Publication:

South Shore Breaker - 2021-11-24

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They don’t call me the food whisperer for nothing

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COLLEEN LANDRY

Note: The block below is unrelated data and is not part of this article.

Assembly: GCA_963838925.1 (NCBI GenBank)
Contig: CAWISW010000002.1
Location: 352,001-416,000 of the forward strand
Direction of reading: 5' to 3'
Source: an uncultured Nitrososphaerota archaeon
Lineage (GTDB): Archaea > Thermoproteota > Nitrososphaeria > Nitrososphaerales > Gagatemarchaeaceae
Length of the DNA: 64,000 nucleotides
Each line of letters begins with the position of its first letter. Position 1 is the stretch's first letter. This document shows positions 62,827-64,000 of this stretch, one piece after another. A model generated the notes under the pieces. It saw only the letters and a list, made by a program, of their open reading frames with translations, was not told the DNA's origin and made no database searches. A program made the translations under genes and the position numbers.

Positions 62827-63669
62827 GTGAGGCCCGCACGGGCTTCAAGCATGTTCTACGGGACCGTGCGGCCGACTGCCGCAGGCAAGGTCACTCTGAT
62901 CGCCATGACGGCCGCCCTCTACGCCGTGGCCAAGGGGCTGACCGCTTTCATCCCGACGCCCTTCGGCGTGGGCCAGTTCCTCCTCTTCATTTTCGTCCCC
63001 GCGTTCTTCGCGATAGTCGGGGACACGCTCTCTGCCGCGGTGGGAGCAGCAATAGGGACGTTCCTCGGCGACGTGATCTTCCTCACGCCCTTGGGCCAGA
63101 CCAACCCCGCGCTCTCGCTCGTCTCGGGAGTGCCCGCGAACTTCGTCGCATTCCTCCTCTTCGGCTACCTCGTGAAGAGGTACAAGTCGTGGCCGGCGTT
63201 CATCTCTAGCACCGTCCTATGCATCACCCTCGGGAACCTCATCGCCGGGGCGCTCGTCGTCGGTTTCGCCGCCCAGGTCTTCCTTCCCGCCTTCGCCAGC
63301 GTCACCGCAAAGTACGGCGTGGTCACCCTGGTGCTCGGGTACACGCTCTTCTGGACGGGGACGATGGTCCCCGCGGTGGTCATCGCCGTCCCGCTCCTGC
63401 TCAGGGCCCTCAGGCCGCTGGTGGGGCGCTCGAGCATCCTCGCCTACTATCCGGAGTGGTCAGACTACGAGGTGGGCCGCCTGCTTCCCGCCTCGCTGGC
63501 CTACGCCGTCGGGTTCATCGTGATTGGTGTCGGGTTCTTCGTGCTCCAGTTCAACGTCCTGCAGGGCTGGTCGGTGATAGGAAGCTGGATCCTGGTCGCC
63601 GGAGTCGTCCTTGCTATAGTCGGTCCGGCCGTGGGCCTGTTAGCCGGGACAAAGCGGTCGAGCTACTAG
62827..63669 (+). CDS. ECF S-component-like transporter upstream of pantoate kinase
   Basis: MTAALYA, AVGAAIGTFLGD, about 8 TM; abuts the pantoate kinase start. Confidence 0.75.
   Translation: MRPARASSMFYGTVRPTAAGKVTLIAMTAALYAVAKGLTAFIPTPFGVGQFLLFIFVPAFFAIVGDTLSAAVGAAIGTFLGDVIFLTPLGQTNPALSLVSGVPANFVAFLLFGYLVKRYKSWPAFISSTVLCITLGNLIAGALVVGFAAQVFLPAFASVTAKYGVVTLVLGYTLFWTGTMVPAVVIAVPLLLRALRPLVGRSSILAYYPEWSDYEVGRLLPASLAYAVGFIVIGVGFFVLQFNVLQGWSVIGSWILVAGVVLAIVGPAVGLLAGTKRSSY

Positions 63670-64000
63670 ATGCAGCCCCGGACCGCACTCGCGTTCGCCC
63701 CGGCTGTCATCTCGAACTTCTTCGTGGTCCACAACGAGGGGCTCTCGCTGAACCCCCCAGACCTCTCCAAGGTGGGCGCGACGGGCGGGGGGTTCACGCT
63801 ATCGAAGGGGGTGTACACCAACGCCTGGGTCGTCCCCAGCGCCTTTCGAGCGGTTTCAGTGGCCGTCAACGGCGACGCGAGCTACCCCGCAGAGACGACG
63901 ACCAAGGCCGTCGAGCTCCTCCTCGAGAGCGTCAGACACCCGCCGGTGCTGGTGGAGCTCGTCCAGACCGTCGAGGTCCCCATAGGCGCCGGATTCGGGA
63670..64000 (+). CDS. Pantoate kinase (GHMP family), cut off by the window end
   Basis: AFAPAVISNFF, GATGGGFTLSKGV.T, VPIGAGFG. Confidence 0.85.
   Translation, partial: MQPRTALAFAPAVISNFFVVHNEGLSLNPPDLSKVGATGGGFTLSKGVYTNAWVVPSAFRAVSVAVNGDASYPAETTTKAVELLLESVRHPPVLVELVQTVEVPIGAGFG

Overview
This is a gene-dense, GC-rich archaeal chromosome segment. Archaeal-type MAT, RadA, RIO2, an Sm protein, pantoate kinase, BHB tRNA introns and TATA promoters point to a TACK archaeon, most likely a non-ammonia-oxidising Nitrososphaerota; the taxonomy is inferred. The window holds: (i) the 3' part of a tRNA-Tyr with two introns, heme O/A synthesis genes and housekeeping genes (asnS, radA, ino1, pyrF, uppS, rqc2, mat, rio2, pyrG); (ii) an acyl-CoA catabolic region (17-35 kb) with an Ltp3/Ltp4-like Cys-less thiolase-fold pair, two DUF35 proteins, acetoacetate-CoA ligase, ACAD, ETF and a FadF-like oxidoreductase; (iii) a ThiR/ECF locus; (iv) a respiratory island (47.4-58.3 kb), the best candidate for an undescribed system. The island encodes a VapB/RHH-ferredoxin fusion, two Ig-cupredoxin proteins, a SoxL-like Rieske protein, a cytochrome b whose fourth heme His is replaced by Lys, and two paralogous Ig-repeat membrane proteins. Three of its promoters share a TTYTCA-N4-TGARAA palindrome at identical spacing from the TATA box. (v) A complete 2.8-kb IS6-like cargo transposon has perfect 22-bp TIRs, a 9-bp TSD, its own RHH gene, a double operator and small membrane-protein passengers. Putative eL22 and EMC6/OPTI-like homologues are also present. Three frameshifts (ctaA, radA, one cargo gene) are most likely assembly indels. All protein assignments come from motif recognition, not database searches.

I could never be a survivalist/ doomsday prepper. Although I admire their commitment to buying in bulk to prepare for tragedies like mudslides, hurricanes, the apocalypse and a power outage during the finale of This is Us, I'm simply no good at stockpiling. In fact, I'm a minimalist at heart. I buy just enough of everything - and food is no exception, unless of course it's chocolate or shiraz. Those I buy in bulk and store underneath my (tongue) pillow just in case I need them in a pinch at 4 a.m. When our sons were teenagers, it was hard to be a minimalist because if food was scarce, they'd slather ketchup on the couch legs and eat those. I had no choice but to try to stockpile, but they'd often trample me before I could even unload the groceries from the trunk. I was heavily sedated in my 40s so my memory might be fuzzy but I'm quite sure for the better part of that decade, all I did was buy food … and selfmedicate. Did I mention that already? After our beloved boys moved out, I missed them terribly, but worse, I missed the predictable torture of meal planning. I didn't know how much food to buy anymore. After a few grocery runs and the constant stench of rotting food, it became clear that it hadn't been me consuming 14 litres of milk, seven dozen eggs and a herd of cattle each week. Who knew? Finally, I eliminated those and other items from my list and got it down to a science— a loaf of sourdough bread, a block of cheddar cheese, a bag of individually wrapped dark chocolates, espresso and a crate of shiraz. Everything was perfect, until I noticed my husband writhing around on the floor pointing dramatically at his mouth. Shoot. In the excitement of having fewer people to feed, I'd overlooked his dietary needs and his desire to stay alive. Once again, I adjusted my grocery haul, this time to include a few staples for him - red meat and cookies. Within minutes of watching him double-fist a 45-ounce prime rib and a sleeve of Oreos, his colour and weak pulse returned. They don't call me the food whisperer for nothing! I had finally mastered meal prep again and had whittled my weekly and reviled grocery run down to 15 minutes (not to brag but I could do it blindfolded while in a light coma). Everything was right with the world. Until disaster hit. Thanks to living in a COVID-19 ‘circuit breaker', Phil couldn't leave our zone for work, which he normally does a few days each week. On a Sunday evening, long after my groceries and earmarking were done, he said, “I'm working from home next week.” It was his nonchalance that struck me — like red meat and cookies would just fall from the sky. Sure, it would be lovely to have his company, but what about meals? My head was spinning. No way was I going back to Sobeys. I'd just have to elevate my earmarking game. This called for Little House on the Prairie rationing. I knew we were in trouble on Day 1. I had packed leftovers for Phil's lunches from a turkey dinner I'd slaved over the previous day. They were supposed to last him until Wednesday. At supper time that evening, we both spied the three earmarked containers in the fridge. I suggested he proceed with caution, “Maybe just have only one tonight, k?” He ignored my advice, “Nah. I'm starving. I'll have them all. Mmmmm...this looks great, hon. Thanks!” How dare he insult me like that? I'd had the entire week's meals planned in my head and every last one of them involved turkey. On Thursday, I happened to not be home at lunch time. I knew he would be rummaging through the fridge so I sent him a text to guide his lunch choices. “Please don't eat the bonedry, moldy turkey I'm using for hot turkey sandwiches tonight. There are some OXO cubes in the pantry you can mix with water, though. Enjoy!” By Friday, he was pale, listless and slathering ketchup on the couch legs. What did I do to deserve such disrespect? As I held his weak head in my hands and wiped the ketchup and splinters from the corners of his mouth, I tried to explain, “I just wasn't expecting company this week, honey. I hope you're here next week but I need to know before I get groceries. Will you be?” He was unresponsive except for his left eyelid, which fluttered ever so slightly. I took that as a ‘yes' and hightailed it to Sobeys to get ‘just enough' food for following week. While I was there, I replenished my chocolate and shiraz stash in the event that I wake up in a cold sweat from an earmarking nightmare at 4 a.m. Colleen Landry is a high school writing teacher, author of humour book Miss Nackawic Meets Midlife and co-author of the Camelia Airheart children’s adventure series. She and her husband are empty nesters in Moncton, N.B. Their two grown sons have ditched them for wider horizons. She is filling the void with Netflix, dark chocolate and Cabernet Sauvignon.

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